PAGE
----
A Rugby man who had set up a ‘small but relatively sophisticated’ cannabis factory at his home has been ordered to pay more than £2,000 or face two weeks in jail.
Earlier this year Matthew Keating, 36, of Lawford Road, Rugby, had pleaded guilty to producing cannabis.
And at Warwick Crown Court in June he was given an eight month jail term suspended for 18 months, with supervision and a drug rehabilitation programme.
But a hearing under the Proceeds of Crime Act was adjourned for an investigation into his finances.
At the resumed hearing, Judge Marten Coates was told it had been agreed that Keating’s benefit from his illegal activity had been £12,751.
His assets were assessed as £2,383.81 which Judge Coates ordered him to pay as the proceeds of crime, with 14 days imprisonment in default – after which he would still owe the money.
During the original hearing the court heard that when the police went to Keating’s home in November last year they could smell cannabis even before he opened the door.
In a bedroom they found three growing tents with 13 cannabis plants in them at three different stages of maturity.
They were being grown in fertiliser with the aid of high-intensity lights and fans, and it was estimated the crop, when mature, could yield 415 grams of cannabis.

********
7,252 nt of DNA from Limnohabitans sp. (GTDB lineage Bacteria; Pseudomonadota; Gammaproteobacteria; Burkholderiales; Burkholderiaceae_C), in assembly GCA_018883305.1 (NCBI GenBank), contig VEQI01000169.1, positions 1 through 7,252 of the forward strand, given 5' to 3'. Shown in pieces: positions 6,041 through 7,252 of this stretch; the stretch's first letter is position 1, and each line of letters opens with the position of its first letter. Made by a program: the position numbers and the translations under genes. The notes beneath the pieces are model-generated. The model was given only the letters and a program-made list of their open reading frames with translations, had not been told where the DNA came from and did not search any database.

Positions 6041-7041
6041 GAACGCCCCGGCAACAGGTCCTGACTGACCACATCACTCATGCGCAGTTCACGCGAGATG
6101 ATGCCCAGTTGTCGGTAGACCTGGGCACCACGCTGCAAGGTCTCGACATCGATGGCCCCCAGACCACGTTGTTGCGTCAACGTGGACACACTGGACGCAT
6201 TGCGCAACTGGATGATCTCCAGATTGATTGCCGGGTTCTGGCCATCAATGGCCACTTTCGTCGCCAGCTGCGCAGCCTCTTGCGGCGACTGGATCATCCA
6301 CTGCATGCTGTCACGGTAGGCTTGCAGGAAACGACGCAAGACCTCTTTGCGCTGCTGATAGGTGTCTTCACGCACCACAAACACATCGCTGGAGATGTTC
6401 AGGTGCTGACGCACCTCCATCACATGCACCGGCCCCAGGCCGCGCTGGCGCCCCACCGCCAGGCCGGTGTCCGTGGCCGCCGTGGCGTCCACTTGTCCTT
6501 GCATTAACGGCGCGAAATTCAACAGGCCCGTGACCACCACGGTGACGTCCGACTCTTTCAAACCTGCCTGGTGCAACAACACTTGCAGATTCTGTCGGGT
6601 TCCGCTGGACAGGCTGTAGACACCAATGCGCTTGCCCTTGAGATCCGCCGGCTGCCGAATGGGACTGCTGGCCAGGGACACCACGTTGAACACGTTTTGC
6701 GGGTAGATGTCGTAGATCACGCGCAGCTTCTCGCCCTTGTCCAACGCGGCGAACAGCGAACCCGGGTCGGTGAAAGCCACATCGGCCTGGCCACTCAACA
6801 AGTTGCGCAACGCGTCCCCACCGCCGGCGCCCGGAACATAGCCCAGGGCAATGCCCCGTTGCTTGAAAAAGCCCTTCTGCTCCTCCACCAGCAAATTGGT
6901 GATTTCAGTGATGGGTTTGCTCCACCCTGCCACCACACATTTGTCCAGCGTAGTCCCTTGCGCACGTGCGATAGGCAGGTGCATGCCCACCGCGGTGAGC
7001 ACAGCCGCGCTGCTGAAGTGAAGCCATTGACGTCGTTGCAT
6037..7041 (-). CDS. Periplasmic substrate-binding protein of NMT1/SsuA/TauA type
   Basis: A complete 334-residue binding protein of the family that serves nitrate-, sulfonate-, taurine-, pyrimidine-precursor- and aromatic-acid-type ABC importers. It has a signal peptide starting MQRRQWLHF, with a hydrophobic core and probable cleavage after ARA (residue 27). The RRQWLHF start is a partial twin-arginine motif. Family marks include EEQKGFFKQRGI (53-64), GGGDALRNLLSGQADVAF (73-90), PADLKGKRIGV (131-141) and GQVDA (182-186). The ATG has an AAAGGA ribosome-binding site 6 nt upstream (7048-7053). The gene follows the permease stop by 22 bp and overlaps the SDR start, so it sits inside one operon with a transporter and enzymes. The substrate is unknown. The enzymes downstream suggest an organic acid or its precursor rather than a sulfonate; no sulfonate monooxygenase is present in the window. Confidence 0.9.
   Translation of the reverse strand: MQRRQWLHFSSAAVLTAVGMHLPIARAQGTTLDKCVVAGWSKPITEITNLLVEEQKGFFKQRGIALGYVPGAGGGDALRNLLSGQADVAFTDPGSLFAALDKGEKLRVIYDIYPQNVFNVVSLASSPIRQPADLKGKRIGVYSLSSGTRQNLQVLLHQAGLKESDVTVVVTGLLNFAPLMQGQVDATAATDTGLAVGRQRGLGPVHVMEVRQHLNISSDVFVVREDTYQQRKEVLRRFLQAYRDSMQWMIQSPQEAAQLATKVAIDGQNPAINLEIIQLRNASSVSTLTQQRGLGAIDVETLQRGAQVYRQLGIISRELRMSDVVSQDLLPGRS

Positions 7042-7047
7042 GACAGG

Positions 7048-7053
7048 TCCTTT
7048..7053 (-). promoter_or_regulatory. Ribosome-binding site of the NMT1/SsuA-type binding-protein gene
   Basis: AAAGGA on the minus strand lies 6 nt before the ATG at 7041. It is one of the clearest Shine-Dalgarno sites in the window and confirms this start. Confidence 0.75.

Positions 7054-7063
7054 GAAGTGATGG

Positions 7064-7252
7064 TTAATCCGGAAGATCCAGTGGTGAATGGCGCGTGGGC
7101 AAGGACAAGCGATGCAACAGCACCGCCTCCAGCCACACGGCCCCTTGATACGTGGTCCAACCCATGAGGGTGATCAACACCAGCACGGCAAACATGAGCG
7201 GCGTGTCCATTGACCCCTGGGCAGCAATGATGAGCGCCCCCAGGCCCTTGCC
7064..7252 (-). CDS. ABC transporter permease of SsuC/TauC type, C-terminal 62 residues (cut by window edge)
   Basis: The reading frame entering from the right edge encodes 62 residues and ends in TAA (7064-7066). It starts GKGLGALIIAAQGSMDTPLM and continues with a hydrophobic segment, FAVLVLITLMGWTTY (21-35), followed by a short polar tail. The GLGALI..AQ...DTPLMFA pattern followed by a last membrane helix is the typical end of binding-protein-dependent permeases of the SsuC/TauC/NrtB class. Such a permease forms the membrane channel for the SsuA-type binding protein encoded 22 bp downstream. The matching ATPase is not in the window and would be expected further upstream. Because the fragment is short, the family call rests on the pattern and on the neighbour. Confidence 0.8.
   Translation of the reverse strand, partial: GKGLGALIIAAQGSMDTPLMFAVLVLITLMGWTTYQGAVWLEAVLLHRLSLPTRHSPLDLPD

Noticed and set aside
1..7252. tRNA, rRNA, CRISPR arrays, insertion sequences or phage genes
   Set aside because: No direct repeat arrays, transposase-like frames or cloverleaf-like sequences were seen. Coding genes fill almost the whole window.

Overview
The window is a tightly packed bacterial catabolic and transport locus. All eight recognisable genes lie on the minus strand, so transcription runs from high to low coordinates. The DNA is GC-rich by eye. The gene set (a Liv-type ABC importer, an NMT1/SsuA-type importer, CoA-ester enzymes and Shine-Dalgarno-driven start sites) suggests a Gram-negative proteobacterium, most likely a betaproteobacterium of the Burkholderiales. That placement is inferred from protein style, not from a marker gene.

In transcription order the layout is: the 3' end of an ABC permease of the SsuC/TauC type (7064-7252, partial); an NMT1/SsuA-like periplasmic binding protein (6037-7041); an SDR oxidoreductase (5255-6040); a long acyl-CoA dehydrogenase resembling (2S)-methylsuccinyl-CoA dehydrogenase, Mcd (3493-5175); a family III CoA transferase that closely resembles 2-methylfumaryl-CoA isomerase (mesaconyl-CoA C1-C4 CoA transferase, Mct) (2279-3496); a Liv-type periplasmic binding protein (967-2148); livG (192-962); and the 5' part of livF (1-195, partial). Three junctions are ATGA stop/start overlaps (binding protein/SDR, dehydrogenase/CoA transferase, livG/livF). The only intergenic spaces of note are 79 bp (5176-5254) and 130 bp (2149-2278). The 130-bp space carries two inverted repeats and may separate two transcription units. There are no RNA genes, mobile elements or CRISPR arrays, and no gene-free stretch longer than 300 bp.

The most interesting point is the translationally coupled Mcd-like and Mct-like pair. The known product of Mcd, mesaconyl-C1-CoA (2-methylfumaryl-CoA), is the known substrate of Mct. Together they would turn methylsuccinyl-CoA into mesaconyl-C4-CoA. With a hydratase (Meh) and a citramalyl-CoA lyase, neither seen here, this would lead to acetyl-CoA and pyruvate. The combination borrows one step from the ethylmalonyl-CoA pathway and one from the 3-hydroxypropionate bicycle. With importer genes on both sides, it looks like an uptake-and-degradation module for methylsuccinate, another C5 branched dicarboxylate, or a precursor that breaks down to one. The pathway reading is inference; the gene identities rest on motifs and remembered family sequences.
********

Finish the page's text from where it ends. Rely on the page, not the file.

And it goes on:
The set-up was capable of producing three crops a year which would have provided a turnover of around £24,000 a year, said prosecutor Andrew Wilkins.
In a cupboard the officers found 489 grams of cannabis leaf material which was indicative of a previous crop.
Keating also had 188 grams of harvested skunk cannabis worth £1,900 – some of which he had thrown into the toilet ready to be flushed away as the police entered.
There were also notebooks containing his calculations of his potential profit, which he put at £7,500 – and Mr Wilkins observed that he lived well and had several expensive electrical items.
Text messages on his phone from people asking for cannabis showed ‘an expanding circle of people’ who knew he was in the business of supplying cannabis, but there was no evidence of street dealing to strangers.
David Everett, defending, said Keating, who studied engineering and had been a lifeguard at a sports centre, began using hard drugs in 1997 and continued for about seven years.
He then came off heroin and went onto Methadone, but turned more and more to cannabis when he began suffering from depression after losing a job in 2011 because of the recession.
“He has always made it clear that his offending started as a result of him taking over cannabis-growing from someone else. He started off to support his own habit; but he was in a circle of friends and others wanted some, and he supplied them.”
Mr Everett said four of the plants were ready for harvesting, four were about eight weeks away from harvesting and four were seedlings and one was the ‘mother plant.’
Sentencing Keating, Judge Sylvia de Bertodano had told him: “It was a small but relatively sophisticated operation you were running. You were supplying cannabis to a small number of people you knew, and were getting money for that.”